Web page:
Essential nutrients are defined in nutrition as those required by the body, but which cannot be synthesised endogenously. There is therefore a requirement to obtain such nutrients from food. The essential nutrients include the vitamins and minerals, as well as the eight essential amino acids and the two essential fatty acids. Without adequate amounts of any of these essential nutrients in the diet a deficiency disease will develop, followed by death. As well as essential nutrients, there are a number of other compounds that are characterised as conditionally essential. Under normal circumstances these nutrients can be synthesised endogenously. However, under some physiological conditions a dietary source is required, usually because the cellular requirement increases beyond the ability to synthesise the required quantity. A number of conditionally essential amino acids are known, although the exact definition is controversial and open to interpretation.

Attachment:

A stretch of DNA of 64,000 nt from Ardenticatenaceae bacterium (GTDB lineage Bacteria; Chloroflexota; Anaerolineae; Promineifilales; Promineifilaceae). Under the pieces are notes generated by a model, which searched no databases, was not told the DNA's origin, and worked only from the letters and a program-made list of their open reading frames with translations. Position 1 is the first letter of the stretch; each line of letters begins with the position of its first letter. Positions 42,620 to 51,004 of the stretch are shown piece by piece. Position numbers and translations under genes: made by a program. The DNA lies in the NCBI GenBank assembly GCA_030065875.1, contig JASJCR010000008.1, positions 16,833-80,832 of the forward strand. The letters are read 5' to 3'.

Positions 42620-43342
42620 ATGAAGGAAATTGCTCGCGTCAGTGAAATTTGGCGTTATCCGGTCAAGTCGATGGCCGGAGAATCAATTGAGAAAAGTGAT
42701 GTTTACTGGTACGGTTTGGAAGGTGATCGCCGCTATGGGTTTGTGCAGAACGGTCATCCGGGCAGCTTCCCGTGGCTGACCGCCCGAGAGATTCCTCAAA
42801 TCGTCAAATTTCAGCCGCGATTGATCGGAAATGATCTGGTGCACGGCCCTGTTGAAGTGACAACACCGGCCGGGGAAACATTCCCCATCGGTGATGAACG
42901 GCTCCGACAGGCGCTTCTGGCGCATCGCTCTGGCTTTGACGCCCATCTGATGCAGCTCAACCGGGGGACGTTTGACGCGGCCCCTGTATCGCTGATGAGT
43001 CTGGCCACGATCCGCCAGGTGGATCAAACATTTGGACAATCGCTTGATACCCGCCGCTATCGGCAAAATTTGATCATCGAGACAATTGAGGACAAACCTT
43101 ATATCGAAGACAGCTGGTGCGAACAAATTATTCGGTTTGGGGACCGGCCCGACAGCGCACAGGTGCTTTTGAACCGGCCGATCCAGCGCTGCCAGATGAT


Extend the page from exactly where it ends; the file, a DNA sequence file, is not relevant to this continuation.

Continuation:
It is known that the essential fatty acid α-linolenic acid (ALA, C18:3 (n-3)) is metabolised in humans to the longer more unsaturated fatty acids eicosapentanoic acid (EPA, C20:5 (n-3)) and docosahexanoic acid (DHA, C22:6 (n-3)). Both EPA and DHA are required for the formation of important cellular autocrines (eicosanoids and docosanoids) that play an important role in cellular regulation. It is thought that ALA itself does not have a function other than as a precursor for EPA and DHA. Under ideal circumstances, ALA should provide adequate amounts of EPA and DHA through endogenous conversion. However, most humans have a genetic deficiency of the delta 5- desaturase enzyme that is the rate limiting step in the omega 3 pathway. Therefore dietary sources of EPA and DHA are required by most individuals. This suggests that both EPA and DHA should be reclassified as conditionally essential nutrients in human nutrition.